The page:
Google on quite a decent PC: *takes a while to load*
My website on a single-core Atom N270 with 1GB of RAM: *done nearly instantly*

10/10 optimizations.

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What's wrong with your decent pc then? Google is one of the quickest things loading on my 2013 pc.

@sexybiggetje That's kinda the thing... I have absolutely no clue.
Google takes about 6 seconds to fully load and is (along with other "I use way too fucking much JS" sites like Fuckbook) among the slowest websites to load.
So could be something related to JS.

@finlaydag33k I have a DOMContentLoaded of 132ms and Load of 212ms on the search result page. It takes a bit longer for all resources to get there, but full result is 1.2s. Which is just a little bit slower than my own site that's statically served with caddy. So not bad IMHO.

I'm assuming the JS is CPU bound, I'm running this on an i7-3770 from 2012 (bought in 2013) on Win 10 Pro with latest Chrome.

@sexybiggetje My PC runs a Ryzen 3600 (overclocked) but full result for the DOM content load takes about 836ms with the rest of the load finishing around 6 seconds.
My website takes a DOM content load of 125ms and the rest of the load finishes around 340ms in Edge.

@finlaydag33k well the rest of the load are assets mainly loaded after initial js parsing, so it must be JS execution time or other way of blocking.

If you want to get to the bottom of this, a lighthouse test in the devtools and some of the newer perf tools might provide some insight as why you need the 4 extra seconds.

I'm not on Facebook, so I just have to assume that it is even worse :D

@sexybiggetje Yea, their JS is HUGE, so I wouldn't be surprised if that's the issue.
Their JS is about the size as my entire site (with images and all) is :p

Facebook is an even more massive dumpsterfire indeed.

@finlaydag33k I took a look at your site's loading performance; I think you can gain some more.

The link preload for css/js doesn't do much in this setup. You could benefit slightly from passing them in the header as a preload. But not much gain there.

Your assets aren't minified. You could shave some bytes and parse time there. (If you worry about readability for curious people, link the source).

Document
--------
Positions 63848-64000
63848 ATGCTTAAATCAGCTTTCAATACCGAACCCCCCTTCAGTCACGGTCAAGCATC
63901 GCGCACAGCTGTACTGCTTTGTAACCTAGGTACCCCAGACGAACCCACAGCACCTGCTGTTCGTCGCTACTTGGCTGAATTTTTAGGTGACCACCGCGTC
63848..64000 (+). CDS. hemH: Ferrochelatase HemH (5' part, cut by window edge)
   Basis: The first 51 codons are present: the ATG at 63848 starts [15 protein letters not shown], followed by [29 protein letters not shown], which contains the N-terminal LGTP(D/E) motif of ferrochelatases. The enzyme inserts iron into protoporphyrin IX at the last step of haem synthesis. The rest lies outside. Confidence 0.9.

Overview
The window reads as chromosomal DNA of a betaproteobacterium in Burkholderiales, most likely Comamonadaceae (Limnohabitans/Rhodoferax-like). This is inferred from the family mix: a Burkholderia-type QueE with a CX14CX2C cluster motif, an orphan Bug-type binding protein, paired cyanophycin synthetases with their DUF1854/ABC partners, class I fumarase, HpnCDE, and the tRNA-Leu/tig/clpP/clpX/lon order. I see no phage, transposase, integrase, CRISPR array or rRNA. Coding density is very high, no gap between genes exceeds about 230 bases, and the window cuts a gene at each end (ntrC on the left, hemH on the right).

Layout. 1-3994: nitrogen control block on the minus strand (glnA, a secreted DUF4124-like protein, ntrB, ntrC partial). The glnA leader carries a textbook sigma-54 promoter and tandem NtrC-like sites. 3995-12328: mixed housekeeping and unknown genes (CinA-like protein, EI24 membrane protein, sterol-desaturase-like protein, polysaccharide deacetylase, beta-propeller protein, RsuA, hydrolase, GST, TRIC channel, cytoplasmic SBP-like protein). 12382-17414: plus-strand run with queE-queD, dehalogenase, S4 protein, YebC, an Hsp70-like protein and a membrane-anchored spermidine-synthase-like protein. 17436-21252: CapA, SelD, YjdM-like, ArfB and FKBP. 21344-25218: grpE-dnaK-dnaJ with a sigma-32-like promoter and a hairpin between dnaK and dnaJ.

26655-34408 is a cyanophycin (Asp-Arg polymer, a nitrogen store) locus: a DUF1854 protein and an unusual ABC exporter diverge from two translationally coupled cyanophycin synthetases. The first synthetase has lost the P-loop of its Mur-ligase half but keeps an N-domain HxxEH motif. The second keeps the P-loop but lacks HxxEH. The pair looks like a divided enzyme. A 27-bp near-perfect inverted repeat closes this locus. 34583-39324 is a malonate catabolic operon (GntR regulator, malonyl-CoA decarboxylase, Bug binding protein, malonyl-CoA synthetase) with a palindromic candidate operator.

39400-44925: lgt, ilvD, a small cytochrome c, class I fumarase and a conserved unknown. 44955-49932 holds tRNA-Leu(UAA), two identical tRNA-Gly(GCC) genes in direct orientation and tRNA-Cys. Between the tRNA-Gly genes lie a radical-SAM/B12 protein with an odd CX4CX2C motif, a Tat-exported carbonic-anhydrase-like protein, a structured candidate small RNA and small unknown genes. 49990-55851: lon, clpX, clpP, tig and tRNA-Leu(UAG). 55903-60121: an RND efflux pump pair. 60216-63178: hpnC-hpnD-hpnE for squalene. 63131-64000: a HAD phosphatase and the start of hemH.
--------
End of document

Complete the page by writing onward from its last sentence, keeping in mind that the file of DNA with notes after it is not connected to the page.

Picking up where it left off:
Your second analytics.js is small, it frees up 1 socket if you concat it to app.js. 1/2


Your font-awesome loading is early and blocks subsequent requests. You could benefit from loading default.css and yourlogo.webp before them. (As they have more render impact above the fold).

I hope you like the feedback! Your site is already fast, it could be even faster! 2/2

@sexybiggetje I have tested preloading css/js vs not-preloading and it did help quite a bit.
Using the preload header might be an option, I'll test it out :)

Minification was still on the "todo list" (in my head), the source is on GitLab anyways so linking that won't be needed.

The 2nd analytics is left as a separate JS intentionally to prevent it from "accidentally" executing when people have opted-out.
Though I could find something else for this as well


@sexybiggetje If I'm not mistaken, using preload on the FA shouldn't block either but I'd need to double check


@finlaydag33k according to the network panel it does. The subsequent scripts seem to await available sockets. Maybe I could tune http pipelining settings, but I want to keep my chrome as stock as possible

@sexybiggetje Yea, keeping Chrome as stock as possible is the way to go for testing these kinds of things.
Odd tho that it blocks because it shouldn't (that's the entire reason that preload is a thing).

Mind providing me a screenshot of where you see that it blocks because I can't find anything over here that it does either.

@finlaydag33k sure, no problemo. After taking a screenshot I thought you might like a HAR as well, so I captured another HAR file on a subsequent request. Pasted it here;

@sexybiggetje There indeed appears to be something unintended going on there.
I have changed some things which should make it all load a bit more smoothly.
It probably still "blocks" due to the connection limit (which, I sadly cannot get around), however, by swapping some things around, I did manage to make some things a bit smoother (by "delaying" the JS a bit and prioritizing things needed for actually displaying). <-- You can see the changes here.

@sexybiggetje Ran some more testing through it... Didn't really seem to impact anything in reality (except now the site "flashes" due to the lack of CSS early on lmao)

@finlaydag33k doesn't seem much different no. It does however provide another insight. If you inline your background color on the html and body tag, you can shorten the white paint frame. Which is a small win on slow computers, which we did years ago as a trick :D

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